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Is truth absolute or relative?


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Can absolute moral truths exist?

Each person's set of moral truths is based upon their own core, foundational beliefs concerning deity, humanity and the rest of the universe. There are countless different sets of these foundational beliefs worldwide. An individual's personal beliefs are further shaped by their education, their religious instruction, the media, their ethnicity, life experience, thought processes and many other factors. The result is that the world has multiple systems of beliefs about right and wrong, and about truth and falsehood. Each system has many defenders and many more opponents.

If one moral belief is:

bulletabsolutely, objectively and universally true, and
bulletis sufficiently complete to resolve the moral question that is under discussion, and
bulletis capable of generating an single unambiguous answer,

then many would consider the moral belief to be absolutely true. But this is not much help, because there seems to be no way to reach a consensus on which, if any, of the many sets of theological beliefs in the world is true. Religious followers certainly have their opinions as to which is true; they tend to support their own beliefs and reject many of the teachings of other religions. No consensus appears to be possible.

Different religions teach totally different sets of foundational beliefs. Many teach that their own set is absolutely true and that others are at least partly false. An inter-faith consensus on which set is absolutely true cannot be reached. For example:

bulletSome Christians are certain that their fundamental beliefs match the above criteria, and that their moral truths are thus absolutely true. However, many Muslims believe that their set of beliefs and moral truths are absolutely true. Since the two differ, at least one group's beliefs are not universally true.
bulletEven within Christianity, there are different sets of foundational beliefs: a Christian Identity believer probably regards their white-supremacist based morality as absolute truth. Liberal, mainline and other conservative Christians probably disagree.
bulletSimilarly, within Islam, radical, extremist, Fundamentalist Muslims have entirely different sets of foundational beliefs from their fellow Muslims. We can see this in the way that Osama bin Laden reacted with glee while discussing the massive loss of life at the World Trade Center. Meanwhile the vast majority of Muslims who reacted with horror to the mass murder of innocent people.

We will probably be unable to determine absolutely true answers to moral questions for the foreseeable future. 

People can determine that a particular belief is wrong:

bulletWhen compared to their own personal system of morality, or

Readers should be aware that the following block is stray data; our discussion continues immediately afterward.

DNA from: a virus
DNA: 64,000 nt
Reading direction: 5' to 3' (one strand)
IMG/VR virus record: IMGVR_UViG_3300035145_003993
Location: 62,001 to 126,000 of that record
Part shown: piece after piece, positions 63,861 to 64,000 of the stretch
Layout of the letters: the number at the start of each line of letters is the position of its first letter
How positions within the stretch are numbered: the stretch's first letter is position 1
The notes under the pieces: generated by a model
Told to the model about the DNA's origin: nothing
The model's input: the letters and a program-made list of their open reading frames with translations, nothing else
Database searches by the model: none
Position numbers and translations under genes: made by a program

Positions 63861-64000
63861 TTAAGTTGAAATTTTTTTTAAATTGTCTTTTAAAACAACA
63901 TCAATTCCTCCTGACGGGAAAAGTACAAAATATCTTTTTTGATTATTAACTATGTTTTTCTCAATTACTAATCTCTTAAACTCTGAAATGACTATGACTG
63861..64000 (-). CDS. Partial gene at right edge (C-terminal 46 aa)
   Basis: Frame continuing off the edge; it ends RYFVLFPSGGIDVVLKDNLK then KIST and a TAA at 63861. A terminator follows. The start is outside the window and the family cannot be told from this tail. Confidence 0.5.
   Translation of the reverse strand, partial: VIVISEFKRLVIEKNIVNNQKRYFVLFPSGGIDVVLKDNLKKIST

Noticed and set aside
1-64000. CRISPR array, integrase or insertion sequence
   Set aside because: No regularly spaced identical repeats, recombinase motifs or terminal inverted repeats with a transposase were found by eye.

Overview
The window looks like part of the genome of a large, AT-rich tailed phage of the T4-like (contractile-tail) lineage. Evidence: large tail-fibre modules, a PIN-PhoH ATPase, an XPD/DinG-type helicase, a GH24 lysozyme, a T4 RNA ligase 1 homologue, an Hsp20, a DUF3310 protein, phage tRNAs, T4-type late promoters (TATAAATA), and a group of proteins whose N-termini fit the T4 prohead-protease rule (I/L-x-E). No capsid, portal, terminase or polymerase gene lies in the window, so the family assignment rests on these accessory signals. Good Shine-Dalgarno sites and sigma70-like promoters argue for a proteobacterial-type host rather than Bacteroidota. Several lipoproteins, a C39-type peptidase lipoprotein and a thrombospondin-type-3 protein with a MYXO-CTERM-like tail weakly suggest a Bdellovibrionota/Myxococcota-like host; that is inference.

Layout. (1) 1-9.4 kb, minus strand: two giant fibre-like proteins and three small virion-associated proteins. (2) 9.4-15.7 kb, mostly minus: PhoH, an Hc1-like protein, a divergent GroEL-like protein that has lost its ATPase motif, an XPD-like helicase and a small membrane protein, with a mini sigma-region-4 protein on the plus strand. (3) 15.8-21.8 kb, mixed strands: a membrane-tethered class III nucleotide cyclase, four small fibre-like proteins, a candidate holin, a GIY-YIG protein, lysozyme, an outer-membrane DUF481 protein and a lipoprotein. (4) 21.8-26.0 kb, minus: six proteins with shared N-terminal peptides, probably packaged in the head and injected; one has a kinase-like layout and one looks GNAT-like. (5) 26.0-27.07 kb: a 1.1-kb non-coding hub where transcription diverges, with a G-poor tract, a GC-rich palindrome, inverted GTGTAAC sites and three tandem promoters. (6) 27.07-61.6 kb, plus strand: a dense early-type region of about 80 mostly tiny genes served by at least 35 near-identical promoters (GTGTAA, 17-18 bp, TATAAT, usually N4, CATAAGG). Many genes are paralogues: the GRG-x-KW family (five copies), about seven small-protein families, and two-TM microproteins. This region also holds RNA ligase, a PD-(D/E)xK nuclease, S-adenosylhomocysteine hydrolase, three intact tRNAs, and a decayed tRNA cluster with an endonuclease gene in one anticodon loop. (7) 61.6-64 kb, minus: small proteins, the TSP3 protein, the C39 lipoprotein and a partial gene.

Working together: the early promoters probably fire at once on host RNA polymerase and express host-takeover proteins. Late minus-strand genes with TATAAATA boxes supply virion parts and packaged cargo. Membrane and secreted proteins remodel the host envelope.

bulletWhen compared to the beliefs of the vast majority of individuals within the country, or
bulletWhen compared to the formal teachings of their religion, or
bulletWhen compared to the beliefs of most or all religions, or
bulletWhen compared to the conclusions of most philosophers throughout history.

But we have never been able to find a case where a person can conclude that a particular moral belief is wrong absolutely. If you have such a belief that you believe is morally absolute, please E-mail us so that we can alter this essay. (This request has been in place for over six years and has generated dozens of Emails. However, none have contained disproof of the statement)

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Are civil laws dependent on absolute moral truths?

Most individuals and groups believe that social stability can only be maintained if the country has an effective set of laws. Many further believe that laws can only be established if they are built on a foundation of absolute moral truths. They might claim that in a society where no absolute truths exist, anyone can do whatever they want, and nobody could claim that they are wrong.

Fortunately, although religions differ greatly in their theological beliefs, almost all agree on the immorality of many behaviors (e.g. killing defenseless people, raping, drinking and driving, common assault). A major part of this consensus is due to the shared teaching by almost all religions of the Ethic of Reciprocity. This is often called the Golden Rule in Christianity: to do onto others as you would wish them to do onto you. People of almost all religious points of view agree with secularists that certain behaviors are damaging to society, are unacceptable and should be discouraged. In serious cases, they should be criminalized. For example, Atheists, conservative Christians,  liberal Christians, Jews, Muslims, and others share the point of view that intentional homicide is immoral and must be punished. A sufficient consensus exists to permit governments to write laws criminalizing intentional homicide. But on moral questions as diverse as permitting clothes-optional beaches, requiring compulsory prayer in public schools, allowing parents to disciple children with corporal punishment, and giving adults access to handguns, no real consensus exists. Laws in democracies are established by the will of the majority, distorted by political pressure groups, and working within the limits set by the country's constitution. Ethical and religious diversity will probably always be with us. Thus, there will always be some level of unhappiness with some laws.

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Copyright � 1999 to 2005 by Ontario Consultants on Religious Tolerance
Latest update: 2005-OCT-24
Written by: B.A. Robinson

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